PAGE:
I have never really been one to use my blog for super deep retrospection or to advocate for anything in particular, yet this blogpost has been in the back of my mind for a while and well…. here it is.
Like most people I turn to social media for inspiration and motivation. This can be just daily motivation to keep me going through the day, or for inspiration with regards to wellness and leading a healthy life style. However, I have increasingly found myself dissapointed with the lack of representation for recovering spoonies like me. If you are not sure what a spoonie is, Wikipedia is your friend ;).
By far the majority of wellness and lifestyle influencers, vlogers and bloggers cater towards able people. They constantly repeat to you that for a healthy lifestyle you need to balance your food intake with exercise: it’s 80% food and 20% excercise. They stress that you need 8 full hours of sleep to be well rested to get the most out of your day. To stick to morning routines with yoga, medidation… all that jaz. They then post really delicous looking recipes that are “so easy to make”. And to encourage you to do all this, and to get to your own goals they post one picture after another that is a variation on the one below:
Well, imagine seeing this everyday whilst having a body that you will literally make you sick when you exercise to much. As someone who suffers from Chronique Fatigue Syndrome I literally risk getting into a crash when my heart rate is elevated for a prolonged amount of time, which makes exercising extremely tricky. And when I say a crash I don’t just mean I get tired. It can cause a range of symptoms, including physical pain (joint pain, full body pain and throat ache <– or a combination of all three), less control over my emotions (mood swings are a bitch), nausea and dizziness, other flu-like symtoms… Yeah it’s a real doozy.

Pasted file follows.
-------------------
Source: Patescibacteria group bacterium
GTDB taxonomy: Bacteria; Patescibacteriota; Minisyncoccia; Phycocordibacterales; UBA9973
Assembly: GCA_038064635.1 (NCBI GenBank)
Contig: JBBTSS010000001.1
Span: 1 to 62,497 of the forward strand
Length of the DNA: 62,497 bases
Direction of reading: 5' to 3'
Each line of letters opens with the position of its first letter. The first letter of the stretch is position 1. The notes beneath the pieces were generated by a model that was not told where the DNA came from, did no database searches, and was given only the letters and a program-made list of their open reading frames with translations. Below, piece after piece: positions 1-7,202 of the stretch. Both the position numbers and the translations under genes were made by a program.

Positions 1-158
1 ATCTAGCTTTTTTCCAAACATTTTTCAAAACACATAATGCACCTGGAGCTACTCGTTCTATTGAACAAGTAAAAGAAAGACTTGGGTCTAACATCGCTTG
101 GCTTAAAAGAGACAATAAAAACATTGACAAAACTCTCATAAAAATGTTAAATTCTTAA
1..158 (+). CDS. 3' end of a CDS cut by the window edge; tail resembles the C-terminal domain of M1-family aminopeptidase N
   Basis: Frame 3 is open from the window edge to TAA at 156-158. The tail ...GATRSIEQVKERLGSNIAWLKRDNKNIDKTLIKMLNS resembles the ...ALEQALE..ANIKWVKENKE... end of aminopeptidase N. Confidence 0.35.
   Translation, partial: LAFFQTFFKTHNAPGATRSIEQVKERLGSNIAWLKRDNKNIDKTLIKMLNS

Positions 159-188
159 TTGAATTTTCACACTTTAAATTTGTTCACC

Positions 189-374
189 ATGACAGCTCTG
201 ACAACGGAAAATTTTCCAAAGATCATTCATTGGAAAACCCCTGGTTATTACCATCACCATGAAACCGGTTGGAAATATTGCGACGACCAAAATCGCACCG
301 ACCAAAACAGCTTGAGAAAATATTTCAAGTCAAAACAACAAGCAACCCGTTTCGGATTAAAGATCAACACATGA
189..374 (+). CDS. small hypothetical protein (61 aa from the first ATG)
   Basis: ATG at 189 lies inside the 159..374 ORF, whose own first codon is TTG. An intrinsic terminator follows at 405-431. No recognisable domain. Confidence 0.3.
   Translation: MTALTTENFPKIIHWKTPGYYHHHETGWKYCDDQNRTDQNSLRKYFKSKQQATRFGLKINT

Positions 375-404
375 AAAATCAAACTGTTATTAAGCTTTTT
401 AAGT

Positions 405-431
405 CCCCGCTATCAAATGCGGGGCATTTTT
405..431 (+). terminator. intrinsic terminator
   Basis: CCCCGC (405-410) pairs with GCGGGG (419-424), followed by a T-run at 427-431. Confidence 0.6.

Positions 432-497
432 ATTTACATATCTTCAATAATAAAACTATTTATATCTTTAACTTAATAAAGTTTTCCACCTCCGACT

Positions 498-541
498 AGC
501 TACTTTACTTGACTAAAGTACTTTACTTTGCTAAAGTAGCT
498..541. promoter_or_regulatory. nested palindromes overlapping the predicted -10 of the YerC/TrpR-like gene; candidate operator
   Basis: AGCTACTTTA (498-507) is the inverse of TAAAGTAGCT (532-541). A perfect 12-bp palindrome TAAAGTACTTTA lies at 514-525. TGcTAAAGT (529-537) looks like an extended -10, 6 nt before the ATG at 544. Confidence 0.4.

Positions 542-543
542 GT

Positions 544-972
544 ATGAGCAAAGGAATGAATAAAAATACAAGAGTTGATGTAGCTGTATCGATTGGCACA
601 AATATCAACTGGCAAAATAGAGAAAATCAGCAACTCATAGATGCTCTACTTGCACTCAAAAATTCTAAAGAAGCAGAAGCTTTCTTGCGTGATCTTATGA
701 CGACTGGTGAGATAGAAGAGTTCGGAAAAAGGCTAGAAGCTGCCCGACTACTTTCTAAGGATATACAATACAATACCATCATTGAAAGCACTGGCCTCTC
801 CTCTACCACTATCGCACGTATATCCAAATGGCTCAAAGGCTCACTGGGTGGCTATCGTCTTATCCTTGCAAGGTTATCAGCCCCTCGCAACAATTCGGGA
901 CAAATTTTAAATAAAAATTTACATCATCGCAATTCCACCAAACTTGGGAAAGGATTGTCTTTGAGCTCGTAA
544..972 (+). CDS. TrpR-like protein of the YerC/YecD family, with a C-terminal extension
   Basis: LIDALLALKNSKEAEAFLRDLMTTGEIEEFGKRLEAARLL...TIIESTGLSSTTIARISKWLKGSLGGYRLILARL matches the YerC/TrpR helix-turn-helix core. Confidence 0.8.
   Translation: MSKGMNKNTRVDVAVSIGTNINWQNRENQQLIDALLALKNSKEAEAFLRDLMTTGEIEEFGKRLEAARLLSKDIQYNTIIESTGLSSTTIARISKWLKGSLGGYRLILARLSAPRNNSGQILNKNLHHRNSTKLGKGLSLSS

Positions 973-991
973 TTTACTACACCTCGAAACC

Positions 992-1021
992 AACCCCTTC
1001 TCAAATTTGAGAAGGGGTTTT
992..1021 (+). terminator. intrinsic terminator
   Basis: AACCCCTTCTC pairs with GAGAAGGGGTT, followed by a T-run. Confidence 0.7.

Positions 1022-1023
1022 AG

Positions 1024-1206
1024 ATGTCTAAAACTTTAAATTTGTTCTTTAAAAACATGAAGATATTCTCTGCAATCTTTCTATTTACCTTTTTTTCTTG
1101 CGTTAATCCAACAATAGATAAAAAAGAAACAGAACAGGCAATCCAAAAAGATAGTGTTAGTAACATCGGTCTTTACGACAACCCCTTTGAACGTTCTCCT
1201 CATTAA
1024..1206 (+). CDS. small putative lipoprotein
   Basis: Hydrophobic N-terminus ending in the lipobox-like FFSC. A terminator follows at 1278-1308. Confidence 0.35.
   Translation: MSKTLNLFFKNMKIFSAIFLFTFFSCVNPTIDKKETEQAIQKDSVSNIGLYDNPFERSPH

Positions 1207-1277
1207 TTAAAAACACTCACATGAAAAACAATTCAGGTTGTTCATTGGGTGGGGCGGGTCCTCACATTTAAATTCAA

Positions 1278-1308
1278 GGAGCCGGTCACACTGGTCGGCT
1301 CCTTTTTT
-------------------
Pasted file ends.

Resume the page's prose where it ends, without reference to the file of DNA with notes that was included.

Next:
Moreover, one of the issues with Chronique Fatigue Syndrome is that even if I sleep I do not rest. So even if I sleep 8 hours a night, I still wake up tired. This makes sticking to a mourning routine quite hard, even though I do force myself to do this for as much as I can. It’s a bit hit and miss, but I just take every day I do get up at 6 as a win.
Which brings me to the great weight-loss recipes… Yeah they are great. Just not if you aren’t allowed to eat half of the ingredients that they have in them (because of intollerences… trust me, most spoonies have a bunch) and are too complicated for you to make, cause newsfalsh you are tired or in pain, or both… all the time.
And then it is topped off with the constant reminder that you need to try harder, despite the fact that you getting out of bed and doing the things you need to do is already part of you trying really hard. Literally for spoonies, recovering or not, just doing the things they do costs a lot of effort and sometimes the staple “get healthy!” motivational quotes just make you feel like you aren’t cutting it. Like the hard work you do for just “showing-up” (whatever that may mean for you) isn’t enough.
Even the recovered spoonies who are trying to help you recover trough their own experiences fall into the trap outlined above. They post pictures of themselves working out in the gym and keep chanting this mantra of pushing yourself. I realise for them they of course also want to share their achievements and you know what? More power to them! But do not pretend like showing a picture of yourself in a gym is helping your fellow spoonies get where you are, because let’s be real: it isn’t that easy. It seems that they have forgotten how hard it was to get to that point and that wesometimes you just need to give ourselves some freaking grace and acknowledge how hard we work to do the things we do.